I often begin with a scene, as Howard Jacobson mentioned, and if it won’t go away, I commit it to paper, building a story from that scene, asking who the characters are and what they want, what is blocking their desires and what might happen next. I try to feel the atmosphere. With my current work in progress I initially had five key scenes but I knew that they were scattered, and the difficulty lay in linking these once they were written. It became a jigsaw puzzle. I usually write chronologically, but there are no rules. And there in lies the problem: no rules, no solid idea of where the stories begin, but you only need a seed. You allow it to grow and then shape it into something that you hope will inspire and challenge readers. Ideas are as much a mystery to writers as they are to readers. You experiment with different ideas to see what works and, often, ideas will surprise.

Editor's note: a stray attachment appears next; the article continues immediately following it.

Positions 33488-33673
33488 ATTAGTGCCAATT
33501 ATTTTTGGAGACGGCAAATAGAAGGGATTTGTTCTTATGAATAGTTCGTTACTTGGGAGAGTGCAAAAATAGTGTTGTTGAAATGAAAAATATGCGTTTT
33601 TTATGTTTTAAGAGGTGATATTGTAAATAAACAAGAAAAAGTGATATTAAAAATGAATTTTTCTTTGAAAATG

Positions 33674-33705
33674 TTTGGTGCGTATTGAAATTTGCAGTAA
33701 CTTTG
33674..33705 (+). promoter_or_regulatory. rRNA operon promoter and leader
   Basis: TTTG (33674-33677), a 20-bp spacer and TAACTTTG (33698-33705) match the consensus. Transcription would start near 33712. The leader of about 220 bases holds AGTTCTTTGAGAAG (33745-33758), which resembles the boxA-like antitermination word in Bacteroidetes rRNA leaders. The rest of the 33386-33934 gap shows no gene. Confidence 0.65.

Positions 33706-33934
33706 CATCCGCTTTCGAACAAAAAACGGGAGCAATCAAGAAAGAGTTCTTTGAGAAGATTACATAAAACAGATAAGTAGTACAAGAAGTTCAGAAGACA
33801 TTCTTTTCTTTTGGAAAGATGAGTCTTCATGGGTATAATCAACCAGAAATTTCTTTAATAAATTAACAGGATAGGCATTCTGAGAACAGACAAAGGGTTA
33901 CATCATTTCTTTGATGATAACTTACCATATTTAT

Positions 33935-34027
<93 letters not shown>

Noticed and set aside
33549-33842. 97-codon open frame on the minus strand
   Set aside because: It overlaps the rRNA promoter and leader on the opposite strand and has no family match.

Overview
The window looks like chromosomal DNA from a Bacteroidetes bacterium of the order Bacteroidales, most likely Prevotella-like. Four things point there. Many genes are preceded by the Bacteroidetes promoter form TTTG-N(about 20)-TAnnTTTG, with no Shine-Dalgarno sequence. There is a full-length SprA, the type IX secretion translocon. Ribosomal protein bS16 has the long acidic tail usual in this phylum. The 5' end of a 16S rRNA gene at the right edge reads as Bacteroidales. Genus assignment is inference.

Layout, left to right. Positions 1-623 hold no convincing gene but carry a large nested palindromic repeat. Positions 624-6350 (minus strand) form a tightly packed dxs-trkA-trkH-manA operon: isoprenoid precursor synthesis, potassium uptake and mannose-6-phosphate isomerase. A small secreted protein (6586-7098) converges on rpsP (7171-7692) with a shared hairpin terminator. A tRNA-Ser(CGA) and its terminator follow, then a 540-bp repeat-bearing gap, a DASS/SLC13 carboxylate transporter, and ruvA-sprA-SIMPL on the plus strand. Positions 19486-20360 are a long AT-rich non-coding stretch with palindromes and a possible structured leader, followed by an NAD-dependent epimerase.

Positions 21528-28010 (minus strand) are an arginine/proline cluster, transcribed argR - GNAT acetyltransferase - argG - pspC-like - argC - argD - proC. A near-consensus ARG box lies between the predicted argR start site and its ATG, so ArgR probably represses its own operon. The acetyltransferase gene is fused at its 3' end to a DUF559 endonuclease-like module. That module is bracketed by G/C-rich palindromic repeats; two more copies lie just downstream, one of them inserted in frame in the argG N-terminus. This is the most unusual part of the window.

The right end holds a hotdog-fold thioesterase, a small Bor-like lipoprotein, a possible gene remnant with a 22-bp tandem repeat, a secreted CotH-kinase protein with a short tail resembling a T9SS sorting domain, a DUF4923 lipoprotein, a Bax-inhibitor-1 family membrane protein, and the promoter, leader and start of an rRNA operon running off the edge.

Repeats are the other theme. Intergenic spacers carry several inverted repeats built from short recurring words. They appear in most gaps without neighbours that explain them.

1. Such a lovely discussion, and wonderful for you to give us insight into all these different answers at once, which I think is what it’s all about because this question is essentially a discussion: today I got my ideas from a photo, yesterday an overheard conversation, tomorrow a memory.


    1. fcmalby says:

      Absolutely. You find snippets of ideas everywhere. Stories are snatches of ideas that come in dreams, conversations, paintings and sometimes film or other stories and poems. They arrive in ways you would never expect. I found the programme really insightful and it sparked lots of thoughts in my mind. I’m glad the post was helpful. Thanks for your lovely comments.